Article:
HOLOCAUST Memorial Day is marked on 27th January each year in the UK. I’ve compiled an online service of commemoration for the Open Table Network this month. Why does this matter to our LGBTQIA+ Christian community?
On Holocaust Memorial Day we remember those Jewish people, and millions of members of other groups killed under Nazi persecution, and in the more recent genocides in Cambodia, Rwanda, Bosnia, and Darfur.
But it’s more than that – it’s about recognising the early signs that lead to people being marginalised, dehumanised and demonized, to the point that killing them becomes somehow acceptable.
The theme for Holocaust Memorial Day 2021 is ‘Be the light in the darkness’.
It encourages us to reflect on the depths humanity can sink to, but also the ways individuals and communities have resisted that darkness to ‘be the light’ before, during and after genocide.
It asks us to consider:
- different kinds of ‘darkness’: identity-based persecution, misinformation and denial of justice
- different ways of ‘being the light’: resistance, acts of solidarity and rescue, and illuminating mistruths.
Today, increasing denial, division and misinformation mean we must keep watch against hatred and identity-based hostility. Rapid advances in technology, an unstable political climate, and global events beyond our control can leave us feeling helpless and hopeless. In these days we’re seeing the best of humanity but also the much darker side of our world.
Holocaust Memorial Day is an invitation to remember the lives of those who were murdered in the Holocaust and subsequent genocides. We give thanks for those who have courageously shared their stories. We recommit ourselves to transform the world through love.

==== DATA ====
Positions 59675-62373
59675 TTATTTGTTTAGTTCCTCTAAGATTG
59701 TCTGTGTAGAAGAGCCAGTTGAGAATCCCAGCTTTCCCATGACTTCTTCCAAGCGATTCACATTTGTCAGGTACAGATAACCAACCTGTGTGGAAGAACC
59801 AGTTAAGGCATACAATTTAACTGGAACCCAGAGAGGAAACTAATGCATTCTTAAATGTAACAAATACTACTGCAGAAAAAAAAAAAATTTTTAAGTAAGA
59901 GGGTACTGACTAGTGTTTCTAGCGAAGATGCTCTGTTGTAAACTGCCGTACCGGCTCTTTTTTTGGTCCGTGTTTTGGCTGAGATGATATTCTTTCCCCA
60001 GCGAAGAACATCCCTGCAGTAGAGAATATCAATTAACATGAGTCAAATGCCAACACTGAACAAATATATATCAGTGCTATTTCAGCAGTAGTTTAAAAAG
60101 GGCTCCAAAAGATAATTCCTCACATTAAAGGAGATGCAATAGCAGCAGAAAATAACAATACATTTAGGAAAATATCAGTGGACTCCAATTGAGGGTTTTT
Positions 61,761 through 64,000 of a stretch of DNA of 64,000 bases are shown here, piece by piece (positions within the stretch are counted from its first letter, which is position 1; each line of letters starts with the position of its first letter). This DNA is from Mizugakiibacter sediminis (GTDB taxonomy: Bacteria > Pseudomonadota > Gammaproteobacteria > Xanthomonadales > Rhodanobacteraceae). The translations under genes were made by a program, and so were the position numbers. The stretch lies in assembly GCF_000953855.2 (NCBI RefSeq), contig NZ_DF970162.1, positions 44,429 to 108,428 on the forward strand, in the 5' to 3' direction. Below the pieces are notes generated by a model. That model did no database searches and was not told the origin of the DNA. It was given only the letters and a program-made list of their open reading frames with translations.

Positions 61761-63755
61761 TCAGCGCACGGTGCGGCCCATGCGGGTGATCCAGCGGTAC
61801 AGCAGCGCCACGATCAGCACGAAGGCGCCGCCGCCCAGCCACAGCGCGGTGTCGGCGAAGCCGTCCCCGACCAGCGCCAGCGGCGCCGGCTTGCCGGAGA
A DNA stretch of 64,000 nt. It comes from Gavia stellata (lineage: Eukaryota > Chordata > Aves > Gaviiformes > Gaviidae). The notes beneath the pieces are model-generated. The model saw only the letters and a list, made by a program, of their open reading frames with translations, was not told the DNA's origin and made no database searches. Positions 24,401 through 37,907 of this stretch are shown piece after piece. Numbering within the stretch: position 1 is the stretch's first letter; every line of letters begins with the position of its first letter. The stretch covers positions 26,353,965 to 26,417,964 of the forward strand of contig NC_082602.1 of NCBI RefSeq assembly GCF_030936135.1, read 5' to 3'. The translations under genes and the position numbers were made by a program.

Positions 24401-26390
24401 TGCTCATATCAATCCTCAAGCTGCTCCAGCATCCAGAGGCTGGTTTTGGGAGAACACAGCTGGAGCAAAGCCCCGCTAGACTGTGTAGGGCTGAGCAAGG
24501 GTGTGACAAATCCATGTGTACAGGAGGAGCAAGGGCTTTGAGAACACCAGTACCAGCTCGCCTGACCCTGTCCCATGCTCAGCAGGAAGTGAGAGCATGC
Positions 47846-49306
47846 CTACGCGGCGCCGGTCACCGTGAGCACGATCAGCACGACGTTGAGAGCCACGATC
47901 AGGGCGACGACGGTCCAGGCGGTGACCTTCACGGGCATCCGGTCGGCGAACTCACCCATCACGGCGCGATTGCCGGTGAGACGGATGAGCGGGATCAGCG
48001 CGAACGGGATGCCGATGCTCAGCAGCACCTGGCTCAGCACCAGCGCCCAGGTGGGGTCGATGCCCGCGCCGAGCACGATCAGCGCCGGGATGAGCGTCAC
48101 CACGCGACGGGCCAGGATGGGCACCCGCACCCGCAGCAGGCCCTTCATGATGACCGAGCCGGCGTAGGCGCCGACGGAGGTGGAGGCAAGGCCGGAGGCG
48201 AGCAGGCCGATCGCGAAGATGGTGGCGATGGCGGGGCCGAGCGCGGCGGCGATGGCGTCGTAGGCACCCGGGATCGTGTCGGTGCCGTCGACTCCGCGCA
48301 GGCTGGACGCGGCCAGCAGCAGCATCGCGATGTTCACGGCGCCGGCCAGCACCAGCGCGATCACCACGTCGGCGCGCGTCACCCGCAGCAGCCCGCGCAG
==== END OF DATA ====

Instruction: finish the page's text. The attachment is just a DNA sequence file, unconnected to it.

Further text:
For us as LGBTQIA+ Christians, it’s also about solidarity with others who also experience oppression and hate crime, but it’s also about raising awareness of the prejudice against LGBTQIA+ people which is still widespread around the world, still costing lives, which will continue to grow unless we challenge it. It’s also about recognising that religion, in its darkest moments, can play a part in persecuting people, instead of bringing enlightenment.
Then there’s the hidden history of homosexual people in the Nazi Holocaust.
In September 2009, I accompanied ten LGBT young people from Merseyside on a five-day cultural exchange trip to Auschwitz, Krakow and Warsaw working with a group of Polish LGBT young people.
The exchange enabled the group to understand the Holocaust and the fate of many LGBT people at that time, and its impact on European and LGBT social history, as well as challenging past and present issues around hate crime.
The young people took part in making a film called Project Triangle, named after the badges people were made to wear to identify them in the camps. Here’s a short extract [3.5 mins]: You may find some of these images upsetting.
We need to be part of the change we want to see, and call out prejudice and discrimination in all its forms, not just those which affect the groups to which we belong. If we don’t speak in solidarity with others, how can we expect others to speak for us?
Our lights are more powerful when we work together with others. Holocaust Memorial Day help us to remember – for a reason. We all need to do what we can to work for a safer, better, future for everyone. Everyone can step up and use their talents to tackle prejudice, discrimination and intolerance wherever we find them.